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Sunday, July 1, 2012


The amazing health benefits of the olive leaf have been known to man since the early Egyptians but it lost favor through the years. The age-old treatment is now back in the limelight again. The early Egyptians used it as part of the mummification process and scientists now understand the part it played. Olive leaves are high in an extract known as oleuropein. This ingredient has high antiviral, antibacterial, antiparasitic
and antifungal properties. The process of decay requires bacteria for the second stage of decomposition and the oil of the olive leaf didn’t allow the bacteria to grow.

Even teas and poultices made from the olive leaf were used through the centuries for cures. You’ve probably heard of the use of quinine to cure malaria but did you know that olive leaf extracts were found superior to quinine for the cure of not only malaria but also dengue fever. That fact was known long before 1906 but the physicians of the time found quinine administration was far easier.

Today’s antibiotics are powerful but they have no effect on viruses. The name itself anti-against and bio-life also indicates the toll that antibiotics take on healthy cells in the body. Olive leaf extract shows no negative effects and yet it fights not only bacteria but also fungus and virus. It may even prove invaluable for treating the retrovirus HIV. The olive leaf extract causes the production of the enzymes necessary for the virus to change the RNA to be neutralized.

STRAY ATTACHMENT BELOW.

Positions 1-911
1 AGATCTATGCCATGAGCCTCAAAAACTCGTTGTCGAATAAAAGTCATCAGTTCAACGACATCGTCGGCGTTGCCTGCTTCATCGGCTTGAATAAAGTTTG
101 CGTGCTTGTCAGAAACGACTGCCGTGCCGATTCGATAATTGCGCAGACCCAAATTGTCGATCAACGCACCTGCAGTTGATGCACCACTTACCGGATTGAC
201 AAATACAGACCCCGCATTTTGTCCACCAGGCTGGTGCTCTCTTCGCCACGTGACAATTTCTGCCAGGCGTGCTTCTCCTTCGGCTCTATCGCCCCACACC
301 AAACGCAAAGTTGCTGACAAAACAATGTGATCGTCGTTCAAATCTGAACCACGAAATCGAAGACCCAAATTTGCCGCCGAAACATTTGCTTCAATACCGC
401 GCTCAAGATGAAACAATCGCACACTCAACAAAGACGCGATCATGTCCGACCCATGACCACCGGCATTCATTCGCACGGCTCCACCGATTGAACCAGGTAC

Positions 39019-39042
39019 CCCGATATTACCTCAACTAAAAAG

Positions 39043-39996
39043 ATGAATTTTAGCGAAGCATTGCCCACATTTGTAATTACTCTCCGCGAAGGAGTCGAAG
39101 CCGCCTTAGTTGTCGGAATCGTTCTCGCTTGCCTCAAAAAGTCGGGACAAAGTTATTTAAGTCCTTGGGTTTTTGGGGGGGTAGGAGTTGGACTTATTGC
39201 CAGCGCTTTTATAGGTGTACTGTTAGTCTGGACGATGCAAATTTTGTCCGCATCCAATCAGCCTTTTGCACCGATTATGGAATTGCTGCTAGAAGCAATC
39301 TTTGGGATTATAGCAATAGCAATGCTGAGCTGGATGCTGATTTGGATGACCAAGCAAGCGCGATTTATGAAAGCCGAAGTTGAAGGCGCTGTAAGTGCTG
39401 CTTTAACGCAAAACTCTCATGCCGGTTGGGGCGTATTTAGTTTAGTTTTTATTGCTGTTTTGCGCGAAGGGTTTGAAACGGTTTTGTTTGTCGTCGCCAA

Other viruses like herpes also succumb to the powerful effects of the olive leaf extract. While research continues on the drug, individuals report remarkable results where traditional medications were unable to help.

Early studies on olive leaf extract found it worked well and had little or no side effects. However, there was a problem. The compound bounds rapidly to the blood protein and made it ineffective. Continued testing and research found a method of combining ingredients to overcome the problem of binding to the blood protein so that the active ingredient in olive leaf can work its magic.

Some of the indications for use of the olive leaf extract include most diseases that come from a virus, bacterium, a retrovirus or protozoa. These include such conditions as the flue, meningitis, encephalitis, herpes of all forms, HIV, hepatitis, pneumonia, blood poisoning, dental carries, the common cold, urinary tract infections, TB, malaria and even chronic fatigue syndrome. People report that it helps allergic symptoms, gives them energy, stops painful joint ache, normalizes the heartbeat and relieves the pain of rheumatoid arthritis.

Besides its ability to fight tiny predators, it also was proven in 1962 to lower the blood pressure in animals. Later, European studies found it effective in the prevention of muscle spasms in the intestines and heart arrhythmia. The olive tree will soon be known for more than just its fruit. With continued study of the amazing health benefits of the olive leaf, we may find a natural alternative to traditional medicine that causes no harm in its attempt to cure.


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